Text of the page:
Is the right hon. and learned Gentleman aware that on Thursday's business it is the intention of my right hon. Friend to move the Opposition Amendment at the earliest possible stage in the proceedings so as to get the fullest possible debate on it?
Secondly, reverting to a question which I put to the right hon. and learned Gentleman last week, is he yet in a position to tell us when the Minister of Aviation will make a statement on the question of the cancellation of the VC10, in view of his regrettable inability to deal with this question at Question Time?
I understand the point which the right hon. Gentleman made about Thursday's business. It is hoped that the form of the Amendment will be such as not unduly to restrict the discussion, but will be wide, so that the debate can go as wide as possible on Welsh affairs.
My right hon. Friend the Minister of Aviation hopes to make a statement as soon as possible.
[To call attention to the need to speed up the good business of the Government; and to move, That, in the opinion of this House, it is desirable that there should be a speeding up of legislative or administrative action where good results would accrue to the nation; and in particular that this House would welcome a decision on the provision of higher technological education for the North-East coast as is envisaged through the appropriate upgrading of Rutherford College, particularly in view of the need to convince employers taking advantage of the progressive policy of the Board of Trade to establish factories in the North-East that a sufficient number of higher qualified personnel is readily available; that it would further welcome legislative action by Her Majesty's Government prior to the receipt of the Allen Report on rating to relieve local authorities of certain education charges or interest charges on public loans as a means of relieving those living on small fixed incomes of the ever-increasing burden of rates for which, in order to meet their liability, they are quite unable to extend their static incomes; and that this House, which congratulates Her Majesty's Government on providing ever additional financial support for the arts, would at the same time welcome an independent inquiry into the controversy arising over the London Opera Centre, having regard in recent years to the Arts Council's methods of using grants and appointments to protect their own hierarchy and to eliminate those who dare to criticise the policies pursued.]
In view of the large number of electors already on holiday in the autumn, will my right hon. and learned Friend find extra time for further consideration of the Representation of the People Act 1949 (Amendment) Bill, introduced by my hon. Friend the Member for Isle of Thanet (Mr. Rees-Davies)? In view, also, of the desirability of getting all-party agreement before changing the rules governing voting, would my right hon. Friend have discussions with the Opposition to see whether they would facilitate the passage of the Bill?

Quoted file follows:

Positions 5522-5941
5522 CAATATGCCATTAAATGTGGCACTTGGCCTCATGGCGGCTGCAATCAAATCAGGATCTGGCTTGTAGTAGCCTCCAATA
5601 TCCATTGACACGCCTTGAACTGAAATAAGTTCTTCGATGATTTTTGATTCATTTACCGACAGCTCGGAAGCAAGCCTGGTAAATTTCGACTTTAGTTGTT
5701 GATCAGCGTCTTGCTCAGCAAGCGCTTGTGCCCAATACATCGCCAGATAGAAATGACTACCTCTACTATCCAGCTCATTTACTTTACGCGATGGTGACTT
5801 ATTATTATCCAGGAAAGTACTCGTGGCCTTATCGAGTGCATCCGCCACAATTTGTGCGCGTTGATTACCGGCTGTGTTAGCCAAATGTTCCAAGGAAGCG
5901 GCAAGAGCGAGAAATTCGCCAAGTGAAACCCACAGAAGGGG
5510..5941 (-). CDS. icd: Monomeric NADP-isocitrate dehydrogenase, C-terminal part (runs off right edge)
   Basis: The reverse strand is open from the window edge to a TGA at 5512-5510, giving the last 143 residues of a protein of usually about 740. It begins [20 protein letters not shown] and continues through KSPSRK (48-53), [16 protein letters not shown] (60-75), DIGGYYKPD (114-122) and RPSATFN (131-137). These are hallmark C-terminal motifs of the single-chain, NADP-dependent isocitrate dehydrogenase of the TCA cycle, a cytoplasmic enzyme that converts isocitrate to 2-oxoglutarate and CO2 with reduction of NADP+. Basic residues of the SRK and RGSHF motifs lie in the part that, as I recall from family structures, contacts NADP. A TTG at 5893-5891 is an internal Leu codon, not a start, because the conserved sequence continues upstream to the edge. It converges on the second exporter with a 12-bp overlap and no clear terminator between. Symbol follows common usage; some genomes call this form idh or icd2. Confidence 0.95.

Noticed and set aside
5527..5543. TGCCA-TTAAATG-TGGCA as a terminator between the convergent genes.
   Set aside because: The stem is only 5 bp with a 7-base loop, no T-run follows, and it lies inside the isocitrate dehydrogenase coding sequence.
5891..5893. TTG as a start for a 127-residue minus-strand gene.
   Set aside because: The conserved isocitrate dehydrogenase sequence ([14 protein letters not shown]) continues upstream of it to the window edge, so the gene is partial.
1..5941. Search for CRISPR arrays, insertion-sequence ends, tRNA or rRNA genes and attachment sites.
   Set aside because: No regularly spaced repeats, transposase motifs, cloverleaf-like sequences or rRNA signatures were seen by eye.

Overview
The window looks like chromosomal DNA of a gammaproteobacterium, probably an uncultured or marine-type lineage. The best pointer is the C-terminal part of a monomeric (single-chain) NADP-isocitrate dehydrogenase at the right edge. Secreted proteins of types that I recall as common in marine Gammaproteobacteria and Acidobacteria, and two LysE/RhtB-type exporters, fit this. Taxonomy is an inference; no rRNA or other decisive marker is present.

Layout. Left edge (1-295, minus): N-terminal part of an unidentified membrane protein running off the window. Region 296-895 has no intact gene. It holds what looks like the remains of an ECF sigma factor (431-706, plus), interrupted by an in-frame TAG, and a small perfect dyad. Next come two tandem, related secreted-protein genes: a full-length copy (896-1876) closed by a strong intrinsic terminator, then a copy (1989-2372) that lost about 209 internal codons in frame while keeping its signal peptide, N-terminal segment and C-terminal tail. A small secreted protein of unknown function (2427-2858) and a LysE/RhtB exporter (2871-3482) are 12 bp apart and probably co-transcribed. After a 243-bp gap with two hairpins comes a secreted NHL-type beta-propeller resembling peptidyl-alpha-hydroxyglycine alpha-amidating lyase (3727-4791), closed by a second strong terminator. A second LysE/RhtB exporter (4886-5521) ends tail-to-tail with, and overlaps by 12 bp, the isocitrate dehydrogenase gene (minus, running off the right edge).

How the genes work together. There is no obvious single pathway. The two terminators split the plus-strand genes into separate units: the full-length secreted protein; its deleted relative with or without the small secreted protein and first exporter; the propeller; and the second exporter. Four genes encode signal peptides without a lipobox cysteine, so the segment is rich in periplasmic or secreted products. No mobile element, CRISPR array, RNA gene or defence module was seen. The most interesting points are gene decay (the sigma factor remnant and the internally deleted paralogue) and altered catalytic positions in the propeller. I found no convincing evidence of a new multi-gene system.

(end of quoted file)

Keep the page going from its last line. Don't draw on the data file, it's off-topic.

I entirely agree with my hon. Friend that as many people as possible should have the chance to vote. I think that he is quite right in indicating that it would be difficult for the Government to facilitate a Private Members' Bill dealing with the electoral law except after consultation between the parties. That, I think, has been the practice in the past.
I think that there must be some uncertainty about time, but if the Opposition are willing to join in trying to make this a workable Measure the Government will be prepared to consider the question of facilitating its passage further.
While recognising the need for the Governor to take prompt action during the crisis in British Guiana, may I ask whether the Leader of the House can tell us what has happened to the Statutory Instrument, which does not appear to be laid on the Table and is not available in the Library, concerning the state of emergency in British Guiana?
As there is a constitutional discussion concerning South-West Arabia in progress at the moment, in which far-reaching changes are proposed without the consent of the people, will my right hon. and learned Friend allow the House to have time to debate the matter as soon as the results of the conference are announced?
Mr. H. Wilson:
May I revert to the right hon. and learned Gentleman's previous answer about consultations concerning one aspect of electoral law reform? Is he not aware that there are very many suggestions from both sides of the House covering a wide area of electoral law reform, covering many subjects, including the legitimacy of certain forms of election expenditure? We are more than willing to enter into discussions with the right hon. and learned Gentleman on all these questions, but is he aware that there would be a general feeling that one should not legislate on this piecemeal by taking so late in this Parliament one item out of the hundreds of reforms that are necessary?